Broken Heart Syndrome
Losing a loved one can actually injure your heart.
Yes, it’s real. In fact, “broken heart syndrome,” or stress-induced cardiomyopathy, is a straightforward diagnosis that, after the right tests, is distinct from any other condition.
“Historically, people have witnessed it especially in women,” says Bradenton cardiologist Srinivas Iyengar. “The classic example is the mother or grandmother at a funeral grabs her chest, and people say she died of a broken heart.”
The symptoms almost always suggest a heart attack. During a period of intense stress, the heart becomes overwhelmed, and the patient experiences chest pain. Doctors first perform an EKG, and the results are indistinguishable from a heart attack. But during cardiac catheterization, when one would expect a heart attack victim to have a blockage, no blockages are found. Then a ventriculogram reveals an oddity: “The bottom part of the heart is blown up like a balloon, and only the top part is moving,” says Iyengar.
In fact, that weird appearance of the heart is what gave the condition its other common name, “takotsubo,” Japanese for “octopus trap.” Japanese doctors, who were among the first to recognize this syndrome on a regular basis, noted that the heart looked like the oblong ceramic vases used for catching octopi.
As Iyengar summarizes the clear-cut diagnosis, “The patient will have chest pain, symptoms of heart failure in the EKG findings, have a normal coronary anatomy and the classic appearance of the octopus trap.” The good news is that it’s transient—once the stress lessens, there probably won’t be any lasting damage. But Iyengar is quick to emphasize that it’s important to get medical support during the attack, and patients may need to be monitored for as long as 72 hours afterward.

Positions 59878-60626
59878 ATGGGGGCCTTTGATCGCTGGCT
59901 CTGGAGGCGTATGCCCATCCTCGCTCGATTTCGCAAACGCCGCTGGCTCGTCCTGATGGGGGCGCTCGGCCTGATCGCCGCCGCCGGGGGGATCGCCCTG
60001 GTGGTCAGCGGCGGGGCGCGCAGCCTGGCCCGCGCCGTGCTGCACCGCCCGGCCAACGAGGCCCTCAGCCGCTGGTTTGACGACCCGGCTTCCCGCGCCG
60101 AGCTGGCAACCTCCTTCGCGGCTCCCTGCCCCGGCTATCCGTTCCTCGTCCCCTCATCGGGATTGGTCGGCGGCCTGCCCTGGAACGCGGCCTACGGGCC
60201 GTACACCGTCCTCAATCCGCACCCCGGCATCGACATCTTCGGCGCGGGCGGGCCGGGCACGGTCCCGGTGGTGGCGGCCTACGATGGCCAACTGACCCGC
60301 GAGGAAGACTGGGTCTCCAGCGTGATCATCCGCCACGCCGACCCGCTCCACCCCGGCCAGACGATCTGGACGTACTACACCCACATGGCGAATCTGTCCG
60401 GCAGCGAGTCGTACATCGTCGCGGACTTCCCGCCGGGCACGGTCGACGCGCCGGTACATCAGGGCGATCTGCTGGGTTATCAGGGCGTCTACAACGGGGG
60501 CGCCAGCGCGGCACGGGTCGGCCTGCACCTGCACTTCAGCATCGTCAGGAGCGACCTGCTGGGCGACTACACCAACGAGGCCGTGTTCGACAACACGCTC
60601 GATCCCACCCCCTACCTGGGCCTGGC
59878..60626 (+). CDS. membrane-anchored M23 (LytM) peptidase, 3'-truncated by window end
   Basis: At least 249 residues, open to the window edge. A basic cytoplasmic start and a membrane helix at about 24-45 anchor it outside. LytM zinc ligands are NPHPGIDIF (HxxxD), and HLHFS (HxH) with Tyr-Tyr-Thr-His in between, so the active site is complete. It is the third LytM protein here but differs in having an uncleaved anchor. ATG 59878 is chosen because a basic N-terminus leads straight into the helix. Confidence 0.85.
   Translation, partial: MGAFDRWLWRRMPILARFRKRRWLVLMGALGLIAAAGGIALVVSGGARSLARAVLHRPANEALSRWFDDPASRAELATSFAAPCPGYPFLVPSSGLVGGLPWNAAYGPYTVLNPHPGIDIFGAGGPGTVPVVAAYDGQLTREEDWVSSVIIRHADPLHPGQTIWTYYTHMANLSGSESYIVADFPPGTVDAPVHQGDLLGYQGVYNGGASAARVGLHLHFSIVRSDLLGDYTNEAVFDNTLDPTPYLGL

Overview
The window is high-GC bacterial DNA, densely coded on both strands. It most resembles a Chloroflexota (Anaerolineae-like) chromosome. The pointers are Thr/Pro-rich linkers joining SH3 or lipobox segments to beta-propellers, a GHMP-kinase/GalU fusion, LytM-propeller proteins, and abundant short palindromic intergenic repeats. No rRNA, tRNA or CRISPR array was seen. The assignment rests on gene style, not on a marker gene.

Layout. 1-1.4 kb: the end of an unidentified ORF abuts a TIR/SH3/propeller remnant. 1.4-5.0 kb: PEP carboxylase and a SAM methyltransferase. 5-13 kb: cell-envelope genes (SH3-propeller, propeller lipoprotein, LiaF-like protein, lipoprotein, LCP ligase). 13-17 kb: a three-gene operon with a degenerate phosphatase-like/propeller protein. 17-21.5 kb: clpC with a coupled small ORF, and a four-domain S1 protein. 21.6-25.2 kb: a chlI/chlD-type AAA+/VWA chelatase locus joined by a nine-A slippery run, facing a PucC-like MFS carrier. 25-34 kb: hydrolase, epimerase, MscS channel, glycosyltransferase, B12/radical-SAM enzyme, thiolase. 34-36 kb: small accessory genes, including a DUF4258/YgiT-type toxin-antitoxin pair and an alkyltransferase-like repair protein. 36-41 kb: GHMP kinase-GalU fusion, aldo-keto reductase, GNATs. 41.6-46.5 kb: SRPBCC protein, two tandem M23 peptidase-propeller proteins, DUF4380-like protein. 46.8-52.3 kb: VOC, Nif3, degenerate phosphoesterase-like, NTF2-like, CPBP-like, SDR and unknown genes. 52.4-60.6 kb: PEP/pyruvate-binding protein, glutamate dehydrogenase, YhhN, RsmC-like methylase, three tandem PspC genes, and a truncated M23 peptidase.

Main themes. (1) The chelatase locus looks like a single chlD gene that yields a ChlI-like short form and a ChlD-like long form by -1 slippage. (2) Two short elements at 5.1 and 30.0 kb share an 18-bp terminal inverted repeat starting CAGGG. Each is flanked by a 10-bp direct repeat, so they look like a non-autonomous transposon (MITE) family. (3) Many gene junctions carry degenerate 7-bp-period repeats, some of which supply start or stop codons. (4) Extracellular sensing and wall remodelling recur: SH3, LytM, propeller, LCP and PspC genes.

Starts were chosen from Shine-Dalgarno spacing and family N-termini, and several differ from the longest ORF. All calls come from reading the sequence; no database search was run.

The condition is most frequent in post-menopausal women, though Iyengar has seen it in all ages and genders. And while it’s not exceptionally common, in the last two decades it has become a widely known and acknowledged phenomenon in the medical community.
Searching for a Superbug Vaccine
Overuse of antibiotics has created some scary superbugs. MRSA is a famous one. Clostridium difficile, or “C. diff,” is another. But Sarasota’s Dr. Michael Swor is now leading the local stage of a national Phase III clinical trial, fast-tracked by the FDA, to test a vaccine for preventing C. diff from affecting patients.
“This is the most worrisome hospital-acquired infection,” says Swor. “It’s been around for a while, but it’s gotten worse and more common even in the last couple years.” That threat has created an urgent need for a solution.
“C. diff actually resides in many people’s intestinal track as a spore—inactive,” says Swor. “When it becomes activated, it generates a toxin, and that’s what makes you sick.” C. diff causes intestinal distress that is killing 14,000 patients a year, especially older adults and people who have had antibiotic treatment or spent time spent in hospitals or nursing homes. “The vaccine prevents the toxin from being activated,” Swor says.